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Cassini’s Indirect Image of Boulders and Moonlets in Saturn’s Rings

Saturn ring shadows. Credit: NASA/Cassini

Saturn ring shadows. Credit: NASA/Cassini

Take a look at this — it is absolutely stunning. A couple of weeks ago, Anne wrote an article about moon shadows on Saturns rings. Because Saturn is approaching its equinox, in August the rings will “disappear” from our view from Earth, as the rings will be exactly edge-on. But as the rings ease into alignment with the sun, Saturn’s moons cast their shadows across the rings, growing longer as equinox approaches. See in the image above, a shadow is cast on the rings, likely by either the moon Mimas or Tethys. But the eagle-eyed folks over at UnmannedSpaceflight.com also noticed something else in this raw image from the Cassini spacecraft. Notice the area right near the middle of the image where the rings look kind of fuzzy? That’s not just camera blur; those are more shadows, created by thousands of boulders or moonlets in the ring! Amazing! We’ve never actually seen the small objects that make up the rings — and we still haven’t — but we’re seeing the shadows they are creating! Let’s zoom in for a closer look:

Shadows on the rings, closer. Credit: NASA/Cassini/UnmannedSpaceflight.com

Shadows on the rings, closer. Credit: NASA/Cassini/UnmannedSpaceflight.com

Wow! As one of the members of UnmannedSpaceflight said, “Knowledge of the rings’ 3D structure is about to be revolutionized. And let’s not forget that these shadow will get much longer in the coming months.” Let’s zoom in a little more:
Saturn's rings closer yet. Credit: NASA/Cassini

Saturn's rings closer yet. Credit: NASA/Cassini

The UnmannedSpaceflight crew has even created animations from combining several of the raw images sent back by Cassini. In the first movie, it doesn’t look like the moonlet shadows are moving at all, but in a more zoomed in version, it is obvious the shadows are moving as the objects orbit around Saturn. As Stuart Atkinson at Cumbrian Sky said, for a long time we’ve speculated that Saturn’s rings would look a bit like this, close up:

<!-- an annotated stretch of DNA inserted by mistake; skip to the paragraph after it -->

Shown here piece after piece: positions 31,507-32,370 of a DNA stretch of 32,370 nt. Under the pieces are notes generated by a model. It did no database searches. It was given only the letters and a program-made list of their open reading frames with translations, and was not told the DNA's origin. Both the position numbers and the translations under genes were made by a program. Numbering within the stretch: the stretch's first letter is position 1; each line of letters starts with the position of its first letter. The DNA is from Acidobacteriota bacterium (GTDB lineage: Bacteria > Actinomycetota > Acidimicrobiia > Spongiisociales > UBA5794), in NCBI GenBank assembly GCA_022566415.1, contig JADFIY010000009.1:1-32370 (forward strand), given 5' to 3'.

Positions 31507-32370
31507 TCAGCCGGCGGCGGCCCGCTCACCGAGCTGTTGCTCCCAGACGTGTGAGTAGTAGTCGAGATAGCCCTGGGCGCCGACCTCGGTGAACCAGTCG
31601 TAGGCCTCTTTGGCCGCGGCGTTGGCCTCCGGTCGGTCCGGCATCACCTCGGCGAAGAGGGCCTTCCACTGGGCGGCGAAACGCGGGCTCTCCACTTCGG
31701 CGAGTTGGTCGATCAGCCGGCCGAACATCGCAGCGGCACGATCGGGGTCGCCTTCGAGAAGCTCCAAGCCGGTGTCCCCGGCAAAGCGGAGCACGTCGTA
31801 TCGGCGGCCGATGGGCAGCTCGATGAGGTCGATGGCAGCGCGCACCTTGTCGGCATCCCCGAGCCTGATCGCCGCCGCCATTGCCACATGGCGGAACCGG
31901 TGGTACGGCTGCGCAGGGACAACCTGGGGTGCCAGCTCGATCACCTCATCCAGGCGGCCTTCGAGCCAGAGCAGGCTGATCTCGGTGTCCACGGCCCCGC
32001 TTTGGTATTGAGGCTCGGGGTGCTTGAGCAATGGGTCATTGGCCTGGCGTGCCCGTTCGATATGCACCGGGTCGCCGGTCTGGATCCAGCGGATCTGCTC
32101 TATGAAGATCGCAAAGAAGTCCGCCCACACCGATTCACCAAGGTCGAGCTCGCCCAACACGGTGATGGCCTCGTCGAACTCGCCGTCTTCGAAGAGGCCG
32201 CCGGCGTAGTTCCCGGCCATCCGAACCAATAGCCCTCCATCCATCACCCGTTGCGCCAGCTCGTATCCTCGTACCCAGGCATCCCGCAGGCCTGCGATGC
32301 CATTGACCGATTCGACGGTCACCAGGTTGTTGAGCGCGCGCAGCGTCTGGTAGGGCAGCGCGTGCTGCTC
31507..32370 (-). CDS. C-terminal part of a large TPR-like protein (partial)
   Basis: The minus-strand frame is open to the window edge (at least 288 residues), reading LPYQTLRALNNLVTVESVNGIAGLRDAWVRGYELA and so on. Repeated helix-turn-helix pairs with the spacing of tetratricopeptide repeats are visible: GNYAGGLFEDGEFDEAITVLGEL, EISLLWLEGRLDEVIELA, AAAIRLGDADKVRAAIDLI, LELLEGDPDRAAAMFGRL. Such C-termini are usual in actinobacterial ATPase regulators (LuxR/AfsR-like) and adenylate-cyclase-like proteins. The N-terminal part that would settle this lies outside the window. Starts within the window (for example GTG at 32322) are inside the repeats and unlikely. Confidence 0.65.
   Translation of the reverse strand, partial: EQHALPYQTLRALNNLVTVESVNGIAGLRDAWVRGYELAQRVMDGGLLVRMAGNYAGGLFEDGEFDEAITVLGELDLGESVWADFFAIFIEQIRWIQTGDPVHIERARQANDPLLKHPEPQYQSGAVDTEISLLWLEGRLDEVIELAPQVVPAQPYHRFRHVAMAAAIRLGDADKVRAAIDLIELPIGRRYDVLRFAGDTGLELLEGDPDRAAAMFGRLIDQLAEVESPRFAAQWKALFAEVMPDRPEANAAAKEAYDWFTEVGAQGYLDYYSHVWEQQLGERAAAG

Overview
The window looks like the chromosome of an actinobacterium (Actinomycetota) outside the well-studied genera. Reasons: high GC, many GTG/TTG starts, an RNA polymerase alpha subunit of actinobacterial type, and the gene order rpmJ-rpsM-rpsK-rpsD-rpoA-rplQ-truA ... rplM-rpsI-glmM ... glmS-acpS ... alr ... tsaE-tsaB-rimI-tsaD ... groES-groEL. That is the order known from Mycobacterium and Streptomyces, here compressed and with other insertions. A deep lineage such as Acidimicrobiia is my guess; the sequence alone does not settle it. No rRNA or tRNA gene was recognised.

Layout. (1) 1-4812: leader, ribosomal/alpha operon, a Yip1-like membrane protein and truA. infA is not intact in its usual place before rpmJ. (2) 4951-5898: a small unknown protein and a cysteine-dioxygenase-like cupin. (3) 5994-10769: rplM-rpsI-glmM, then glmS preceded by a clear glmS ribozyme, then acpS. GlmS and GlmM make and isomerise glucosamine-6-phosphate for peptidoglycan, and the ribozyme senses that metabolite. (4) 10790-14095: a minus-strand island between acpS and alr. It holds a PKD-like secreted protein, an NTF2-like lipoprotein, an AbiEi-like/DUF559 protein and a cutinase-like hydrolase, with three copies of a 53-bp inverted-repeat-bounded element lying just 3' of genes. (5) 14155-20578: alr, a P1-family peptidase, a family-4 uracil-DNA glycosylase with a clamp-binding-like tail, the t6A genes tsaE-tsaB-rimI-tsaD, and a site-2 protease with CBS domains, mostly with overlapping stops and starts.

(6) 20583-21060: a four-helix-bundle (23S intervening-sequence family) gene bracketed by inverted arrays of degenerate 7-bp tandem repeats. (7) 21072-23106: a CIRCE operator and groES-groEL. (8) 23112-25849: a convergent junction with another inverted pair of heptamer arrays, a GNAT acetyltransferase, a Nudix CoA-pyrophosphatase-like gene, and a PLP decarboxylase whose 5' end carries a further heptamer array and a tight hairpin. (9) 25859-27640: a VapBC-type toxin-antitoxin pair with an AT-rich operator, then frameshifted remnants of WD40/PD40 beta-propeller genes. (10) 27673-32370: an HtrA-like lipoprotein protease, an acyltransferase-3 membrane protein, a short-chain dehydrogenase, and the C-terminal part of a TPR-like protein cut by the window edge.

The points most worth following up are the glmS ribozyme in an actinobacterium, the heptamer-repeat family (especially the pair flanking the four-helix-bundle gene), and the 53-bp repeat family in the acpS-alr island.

Artist concept of Saturn's rings. Image courtesy NASA/JPL/University of Colorado

Artist concept of Saturn's rings. Image courtesy NASA/JPL/University of Colorado

And now we have the first image of the ring objects, or at least the shadows they create.

Head nod to Stuart Atkinson for the tip, and congrats to the sharp eyes (and image editing prowess) at UnmannedSpaceflight.com for this amazing find! Great work!


Nancy Atkinson is currently Universe Today's Contributing Editor. Previously she served as UT's Senior Editor and lead writer, and has worked with Astronomy Cast and 365 Days of Astronomy. Nancy is also a NASA/JPL Solar System Ambassador.

Comments on this entry are closed.

  • Rafael April 14, 2009, 12:38 PM

    Thanks Stu for that excellent description of a future tour over Saturn’s rings. For some here on earth only the awe brought by extraterrestrial contact, or discovery of an earth-like planet will generate excitement. However, for the rest of us – even the modest indirect detection of boulders tumbling around our beloved ringed giant fires our imagination and gives cause for celebration.

  • IVAN3MAN April 14, 2009, 5:47 PM


    […] Hahaha, you are insane. What the hell are you talking about? Just getting into outer space would be pretty amazing for anybody, but it has nothing to do with shitty shadows on Saturn’s rings. […]

    Obviously, HeadAroundU must have his head where the Sun doesn’t shine!


  • Marco April 14, 2009, 7:58 PM

    Can anyone define the point at which a boulder becomes a moonlet? I have read of some pretty small objects being called moonlets.